As far as I can tell, the feature seems to be linked to the “product catalog” feature inside Facebook Business Manager. Businesses can upload, via a custom XML format, a product catalog to Facebook which in the past could be used to automatically populate Facebook ads with product data such as name, description, pricing, and more. This was the premise for Facebook Dynamic Product ads, which allowed advertisers to create simple ad templates for dynamically showing ads based on the latest products a person visited on the company’s website. Companies can place Facebook ad pixels on product pages which link, via product ID, products with the uploaded product database.
Once a business has a product catalog uploaded, Facebook will show a new icon below posts you make on the Facebook Page, allowing you to include product attachments or “tags” to your Facebook posts. If there are no other attachments to the post (like a link or image), the product or products show as a large box below the post, when clicked taking you to the product’s page on your website. If an attachment already exists, I haven’t tested, but I believe it still marks the product with a link back to its page on your website as being tagged in the post.
So what value does this have to Facebook Page owners? It is one additional way to add attention to products you want to sell through your Facebook Page – for instance, if you do a Howto on Facebook about how to do something with one of your products you can tag the product as well, encouraging fans to go buy the product. It gives a little more attention and reason to go and purchase.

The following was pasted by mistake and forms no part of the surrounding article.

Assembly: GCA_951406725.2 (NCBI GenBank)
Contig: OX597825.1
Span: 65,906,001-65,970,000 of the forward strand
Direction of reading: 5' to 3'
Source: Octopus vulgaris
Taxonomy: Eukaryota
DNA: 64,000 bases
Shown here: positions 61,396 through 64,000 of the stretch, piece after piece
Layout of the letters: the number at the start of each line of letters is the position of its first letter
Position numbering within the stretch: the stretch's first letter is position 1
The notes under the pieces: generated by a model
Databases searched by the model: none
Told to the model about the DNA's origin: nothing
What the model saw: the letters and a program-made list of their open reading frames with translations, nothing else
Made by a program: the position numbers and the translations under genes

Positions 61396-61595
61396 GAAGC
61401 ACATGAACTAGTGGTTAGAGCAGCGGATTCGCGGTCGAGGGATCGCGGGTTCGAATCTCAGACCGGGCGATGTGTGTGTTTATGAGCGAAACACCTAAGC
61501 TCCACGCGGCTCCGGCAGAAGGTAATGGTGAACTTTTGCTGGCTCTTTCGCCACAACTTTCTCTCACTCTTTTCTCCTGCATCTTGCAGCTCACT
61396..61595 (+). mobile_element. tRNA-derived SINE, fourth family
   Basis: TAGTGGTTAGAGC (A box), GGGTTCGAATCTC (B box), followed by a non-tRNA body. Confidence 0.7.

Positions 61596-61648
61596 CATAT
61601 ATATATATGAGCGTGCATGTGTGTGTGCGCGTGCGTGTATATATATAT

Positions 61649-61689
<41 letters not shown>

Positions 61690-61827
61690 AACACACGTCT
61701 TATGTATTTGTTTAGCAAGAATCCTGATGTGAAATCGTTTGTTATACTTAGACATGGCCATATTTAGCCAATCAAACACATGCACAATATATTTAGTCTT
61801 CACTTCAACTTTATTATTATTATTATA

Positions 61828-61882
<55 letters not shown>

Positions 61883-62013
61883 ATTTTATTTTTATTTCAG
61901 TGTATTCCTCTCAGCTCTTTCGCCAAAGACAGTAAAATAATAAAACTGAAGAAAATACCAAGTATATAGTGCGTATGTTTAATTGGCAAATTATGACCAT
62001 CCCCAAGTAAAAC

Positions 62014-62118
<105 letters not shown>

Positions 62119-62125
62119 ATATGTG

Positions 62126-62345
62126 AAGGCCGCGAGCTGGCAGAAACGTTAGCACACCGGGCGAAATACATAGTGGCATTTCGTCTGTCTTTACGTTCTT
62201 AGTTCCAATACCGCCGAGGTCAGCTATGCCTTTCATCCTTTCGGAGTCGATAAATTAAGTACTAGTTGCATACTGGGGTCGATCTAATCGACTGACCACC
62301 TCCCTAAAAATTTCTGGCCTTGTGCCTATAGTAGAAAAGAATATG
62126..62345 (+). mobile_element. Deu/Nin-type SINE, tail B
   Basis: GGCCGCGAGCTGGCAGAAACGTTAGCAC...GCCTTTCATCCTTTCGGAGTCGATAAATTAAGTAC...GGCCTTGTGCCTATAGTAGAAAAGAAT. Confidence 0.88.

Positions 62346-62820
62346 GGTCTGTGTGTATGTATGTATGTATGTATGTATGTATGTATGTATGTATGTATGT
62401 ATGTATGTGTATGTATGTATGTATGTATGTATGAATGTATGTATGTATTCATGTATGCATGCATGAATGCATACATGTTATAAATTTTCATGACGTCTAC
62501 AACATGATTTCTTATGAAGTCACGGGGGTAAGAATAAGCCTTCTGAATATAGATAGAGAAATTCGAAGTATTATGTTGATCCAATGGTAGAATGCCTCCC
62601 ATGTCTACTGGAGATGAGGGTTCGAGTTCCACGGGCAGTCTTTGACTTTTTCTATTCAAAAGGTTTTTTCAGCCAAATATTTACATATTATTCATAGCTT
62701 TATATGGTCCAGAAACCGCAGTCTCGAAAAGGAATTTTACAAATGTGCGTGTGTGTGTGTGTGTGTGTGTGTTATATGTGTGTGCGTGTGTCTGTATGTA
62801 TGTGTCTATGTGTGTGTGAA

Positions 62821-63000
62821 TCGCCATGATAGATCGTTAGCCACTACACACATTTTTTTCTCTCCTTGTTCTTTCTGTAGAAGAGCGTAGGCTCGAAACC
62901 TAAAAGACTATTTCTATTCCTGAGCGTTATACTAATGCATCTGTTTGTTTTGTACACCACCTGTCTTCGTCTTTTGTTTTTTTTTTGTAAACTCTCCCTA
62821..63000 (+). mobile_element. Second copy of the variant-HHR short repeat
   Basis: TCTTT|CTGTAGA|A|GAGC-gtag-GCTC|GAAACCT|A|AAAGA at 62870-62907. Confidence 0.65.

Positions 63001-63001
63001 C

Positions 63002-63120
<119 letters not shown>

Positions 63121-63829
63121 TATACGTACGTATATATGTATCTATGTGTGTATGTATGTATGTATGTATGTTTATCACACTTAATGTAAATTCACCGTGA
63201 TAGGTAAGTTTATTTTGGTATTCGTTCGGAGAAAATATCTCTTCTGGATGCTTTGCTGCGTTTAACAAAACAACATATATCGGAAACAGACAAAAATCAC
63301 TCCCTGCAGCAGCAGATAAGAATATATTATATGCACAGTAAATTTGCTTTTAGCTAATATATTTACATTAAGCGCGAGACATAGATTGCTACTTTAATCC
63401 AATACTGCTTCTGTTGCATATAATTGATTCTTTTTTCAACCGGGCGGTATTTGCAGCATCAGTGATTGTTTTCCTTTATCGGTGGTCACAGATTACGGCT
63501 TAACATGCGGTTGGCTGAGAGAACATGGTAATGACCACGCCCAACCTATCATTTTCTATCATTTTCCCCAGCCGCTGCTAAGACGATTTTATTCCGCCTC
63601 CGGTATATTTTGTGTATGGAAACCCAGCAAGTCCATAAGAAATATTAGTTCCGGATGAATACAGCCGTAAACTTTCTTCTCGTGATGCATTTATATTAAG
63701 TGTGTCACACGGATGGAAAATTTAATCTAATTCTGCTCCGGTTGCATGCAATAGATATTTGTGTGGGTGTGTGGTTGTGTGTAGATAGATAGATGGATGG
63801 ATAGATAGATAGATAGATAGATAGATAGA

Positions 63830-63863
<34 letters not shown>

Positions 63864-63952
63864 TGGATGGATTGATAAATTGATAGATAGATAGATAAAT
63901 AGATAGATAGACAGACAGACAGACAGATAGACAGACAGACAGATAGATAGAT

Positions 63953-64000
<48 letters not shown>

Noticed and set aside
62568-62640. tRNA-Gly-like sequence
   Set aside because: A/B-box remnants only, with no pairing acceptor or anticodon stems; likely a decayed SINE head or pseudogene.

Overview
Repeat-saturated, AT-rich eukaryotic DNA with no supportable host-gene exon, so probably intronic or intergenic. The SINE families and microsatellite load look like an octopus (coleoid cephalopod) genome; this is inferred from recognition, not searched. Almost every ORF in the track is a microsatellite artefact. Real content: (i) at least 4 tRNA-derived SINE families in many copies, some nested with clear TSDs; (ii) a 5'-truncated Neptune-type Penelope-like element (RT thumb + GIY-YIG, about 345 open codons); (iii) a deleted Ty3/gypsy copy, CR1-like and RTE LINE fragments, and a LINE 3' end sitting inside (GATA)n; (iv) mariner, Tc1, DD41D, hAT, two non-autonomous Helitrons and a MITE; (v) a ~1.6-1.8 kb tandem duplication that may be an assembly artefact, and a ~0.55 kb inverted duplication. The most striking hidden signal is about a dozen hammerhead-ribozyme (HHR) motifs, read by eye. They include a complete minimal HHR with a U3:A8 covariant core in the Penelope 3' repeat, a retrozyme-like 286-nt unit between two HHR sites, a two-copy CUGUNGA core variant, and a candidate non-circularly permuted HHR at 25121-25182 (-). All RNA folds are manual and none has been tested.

What I’m most excited about though is the potential this has for e-commerce in Facebook’s future. For instance, Facebook is currently working on a “buy” button for Facebook Pages allowing you to sell products right inside Facebook as a page owner. This allows you to attach the product, with its embedded “buy” button, potentially allowing fans to purchase the product right inside Facebook without ever leaving their favorite social network.
This release is just one step closer to Facebook’s e-commerce rollout. This is one reason states like Utah and New Mexico who are being approached by Facebook to have hosting facilities in their states should seriously be considering allowing these hosting facilities despite any cost it has to them. It gives these states “Nexus”, allowing them to charge sales tax from buyers when Facebook does become an e-commerce site, as is about to happen.
It’s important to pay attention to these product releases – this is just one step towards Facebook’s quest to be the number one e-commerce site in the world. Do you have this feature? How will you use it?